The most common factors found to alter normal cognitive development between birth  to age 18 include:


  • Stress


During childhood, the brain will adapt to chronic levels of emotional stress and neglect, including changes in brain chemistry and structure. These modifications on a developing brain can result in difficulties learning and managing behavior.


  • Lack of sleep


During sleep, the brain recharges and repairs from any stress and damages that may occur during the day.


From birth to 18-years-old, the recommended hours of sleep per night is anywhere from 8 to 14 hours per day. However, the older your child gets, the less likely they are to be sleeping enough. Research has shown, 73% of teenagers don’t get their recommended amount of sleep, which can result in impaired attention, poor memory and decision-making, and lack of emotional control.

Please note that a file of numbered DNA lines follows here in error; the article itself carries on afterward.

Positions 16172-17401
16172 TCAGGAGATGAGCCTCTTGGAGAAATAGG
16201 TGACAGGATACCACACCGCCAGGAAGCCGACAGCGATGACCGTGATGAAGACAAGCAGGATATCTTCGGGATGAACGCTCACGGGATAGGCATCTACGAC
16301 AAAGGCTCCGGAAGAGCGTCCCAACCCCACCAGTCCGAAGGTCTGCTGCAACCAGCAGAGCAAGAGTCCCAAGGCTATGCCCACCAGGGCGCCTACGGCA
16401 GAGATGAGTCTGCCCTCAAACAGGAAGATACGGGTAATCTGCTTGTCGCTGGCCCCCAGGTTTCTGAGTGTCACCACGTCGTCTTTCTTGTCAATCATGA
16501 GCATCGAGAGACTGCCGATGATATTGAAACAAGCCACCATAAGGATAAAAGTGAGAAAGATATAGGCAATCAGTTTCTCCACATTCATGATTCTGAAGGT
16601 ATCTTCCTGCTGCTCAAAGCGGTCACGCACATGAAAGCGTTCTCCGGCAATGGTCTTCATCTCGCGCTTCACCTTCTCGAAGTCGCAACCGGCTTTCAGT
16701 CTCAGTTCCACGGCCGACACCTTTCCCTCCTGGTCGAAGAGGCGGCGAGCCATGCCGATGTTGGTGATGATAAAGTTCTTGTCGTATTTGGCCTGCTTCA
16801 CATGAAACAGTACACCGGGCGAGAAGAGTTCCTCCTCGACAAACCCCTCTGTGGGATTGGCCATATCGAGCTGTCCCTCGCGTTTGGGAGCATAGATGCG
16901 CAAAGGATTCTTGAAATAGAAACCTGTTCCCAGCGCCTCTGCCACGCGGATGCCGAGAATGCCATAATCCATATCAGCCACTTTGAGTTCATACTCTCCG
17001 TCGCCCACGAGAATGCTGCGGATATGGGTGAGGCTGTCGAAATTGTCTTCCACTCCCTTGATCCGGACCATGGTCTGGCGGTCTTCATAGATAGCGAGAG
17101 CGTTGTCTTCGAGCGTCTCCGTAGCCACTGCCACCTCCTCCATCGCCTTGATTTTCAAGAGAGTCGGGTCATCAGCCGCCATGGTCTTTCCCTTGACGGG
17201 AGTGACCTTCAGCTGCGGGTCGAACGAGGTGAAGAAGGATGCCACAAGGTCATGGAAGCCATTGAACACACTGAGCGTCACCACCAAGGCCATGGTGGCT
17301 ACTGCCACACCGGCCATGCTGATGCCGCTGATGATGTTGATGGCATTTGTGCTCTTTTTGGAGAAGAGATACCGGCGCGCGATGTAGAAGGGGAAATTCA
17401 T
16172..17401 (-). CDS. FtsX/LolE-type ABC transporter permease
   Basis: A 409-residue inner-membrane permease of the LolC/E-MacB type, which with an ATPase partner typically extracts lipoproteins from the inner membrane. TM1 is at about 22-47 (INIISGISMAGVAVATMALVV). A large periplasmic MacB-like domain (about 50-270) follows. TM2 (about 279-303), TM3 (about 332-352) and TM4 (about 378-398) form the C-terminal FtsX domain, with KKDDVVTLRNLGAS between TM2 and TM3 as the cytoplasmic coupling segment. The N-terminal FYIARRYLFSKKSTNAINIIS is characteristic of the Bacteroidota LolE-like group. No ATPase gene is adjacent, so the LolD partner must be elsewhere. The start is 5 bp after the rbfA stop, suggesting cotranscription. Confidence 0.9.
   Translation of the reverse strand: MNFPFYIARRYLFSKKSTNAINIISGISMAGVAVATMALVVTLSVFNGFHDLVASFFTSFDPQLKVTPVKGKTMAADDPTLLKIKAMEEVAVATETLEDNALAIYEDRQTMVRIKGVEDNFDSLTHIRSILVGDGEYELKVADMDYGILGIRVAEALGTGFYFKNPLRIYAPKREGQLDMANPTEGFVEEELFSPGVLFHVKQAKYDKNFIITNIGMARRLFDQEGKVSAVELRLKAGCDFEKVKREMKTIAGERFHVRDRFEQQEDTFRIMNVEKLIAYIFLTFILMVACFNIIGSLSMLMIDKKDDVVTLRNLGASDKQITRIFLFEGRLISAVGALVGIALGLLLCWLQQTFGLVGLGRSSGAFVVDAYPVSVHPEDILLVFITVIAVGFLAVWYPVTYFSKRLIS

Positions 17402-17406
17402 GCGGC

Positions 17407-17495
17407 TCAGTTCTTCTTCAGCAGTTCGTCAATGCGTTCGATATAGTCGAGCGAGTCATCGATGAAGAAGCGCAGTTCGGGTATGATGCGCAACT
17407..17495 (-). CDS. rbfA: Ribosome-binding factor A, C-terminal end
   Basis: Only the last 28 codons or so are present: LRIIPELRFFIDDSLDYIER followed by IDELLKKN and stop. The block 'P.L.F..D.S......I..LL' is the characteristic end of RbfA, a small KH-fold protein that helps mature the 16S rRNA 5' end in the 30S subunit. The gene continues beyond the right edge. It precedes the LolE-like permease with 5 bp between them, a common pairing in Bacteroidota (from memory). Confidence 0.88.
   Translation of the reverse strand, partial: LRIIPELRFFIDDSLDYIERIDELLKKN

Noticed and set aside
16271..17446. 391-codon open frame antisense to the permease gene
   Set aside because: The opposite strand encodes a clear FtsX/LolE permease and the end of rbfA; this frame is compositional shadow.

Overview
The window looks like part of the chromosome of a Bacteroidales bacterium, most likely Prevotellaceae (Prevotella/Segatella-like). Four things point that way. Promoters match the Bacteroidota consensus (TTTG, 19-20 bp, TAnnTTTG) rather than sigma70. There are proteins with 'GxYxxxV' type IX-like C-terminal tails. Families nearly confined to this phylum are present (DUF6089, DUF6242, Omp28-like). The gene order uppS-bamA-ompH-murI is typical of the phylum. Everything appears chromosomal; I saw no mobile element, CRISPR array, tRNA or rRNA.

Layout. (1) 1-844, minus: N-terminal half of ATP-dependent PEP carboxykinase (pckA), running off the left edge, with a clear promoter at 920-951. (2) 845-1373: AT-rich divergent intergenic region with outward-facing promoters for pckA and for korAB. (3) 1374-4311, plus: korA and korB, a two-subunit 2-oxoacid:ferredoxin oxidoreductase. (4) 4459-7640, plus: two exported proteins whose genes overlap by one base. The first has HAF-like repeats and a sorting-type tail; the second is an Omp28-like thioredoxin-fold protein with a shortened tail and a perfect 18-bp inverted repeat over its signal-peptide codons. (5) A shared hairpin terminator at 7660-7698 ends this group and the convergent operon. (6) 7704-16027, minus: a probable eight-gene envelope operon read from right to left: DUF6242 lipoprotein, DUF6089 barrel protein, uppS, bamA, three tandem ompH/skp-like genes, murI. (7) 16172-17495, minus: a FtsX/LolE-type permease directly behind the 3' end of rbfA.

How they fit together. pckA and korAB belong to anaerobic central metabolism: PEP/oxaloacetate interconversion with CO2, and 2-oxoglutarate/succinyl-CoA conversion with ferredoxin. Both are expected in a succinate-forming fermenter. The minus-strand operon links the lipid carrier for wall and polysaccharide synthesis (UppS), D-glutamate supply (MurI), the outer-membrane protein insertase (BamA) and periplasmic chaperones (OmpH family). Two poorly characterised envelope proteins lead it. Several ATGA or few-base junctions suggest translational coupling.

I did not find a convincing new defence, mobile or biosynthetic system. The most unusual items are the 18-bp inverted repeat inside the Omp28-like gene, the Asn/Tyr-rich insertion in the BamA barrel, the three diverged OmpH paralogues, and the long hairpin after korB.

• Digestive infections


Infections of the digestive tract during the first 6 to 18 months of life can cause an alteration (i.e., dysbiosis) of the intestinal microbiota. This causes damage to the intestinal barrier and stimulates chronic, systemic inflammation, leading to alterations in the gut-brain-axis.


Consequently, cognitive development and function is impaired and results in poor memory and reasoning.


  • Malnutrition and micronutrient deficiencies


The negative effect of malnutrition and micronutrient deficiencies – vitamins and minerals – on cognitive development during formative years has been long supported by research.


When the diet is missing key nutrients – such as iron – necessary for brain development and function during adolescence it can lead to alterations in brain chemistry and cognitive and mood dysfunction.


Could Poor Iron Levels be Making Your Child Moody?

As an essential micronutrient, iron plays many important roles in the body. This includes assisting in development of the brain, cognitive functioning, and regulation of mood and behavior. 

During the process of brain development, and maintaining brain function throughout life, iron is involved with different enzyme systems in the brain that: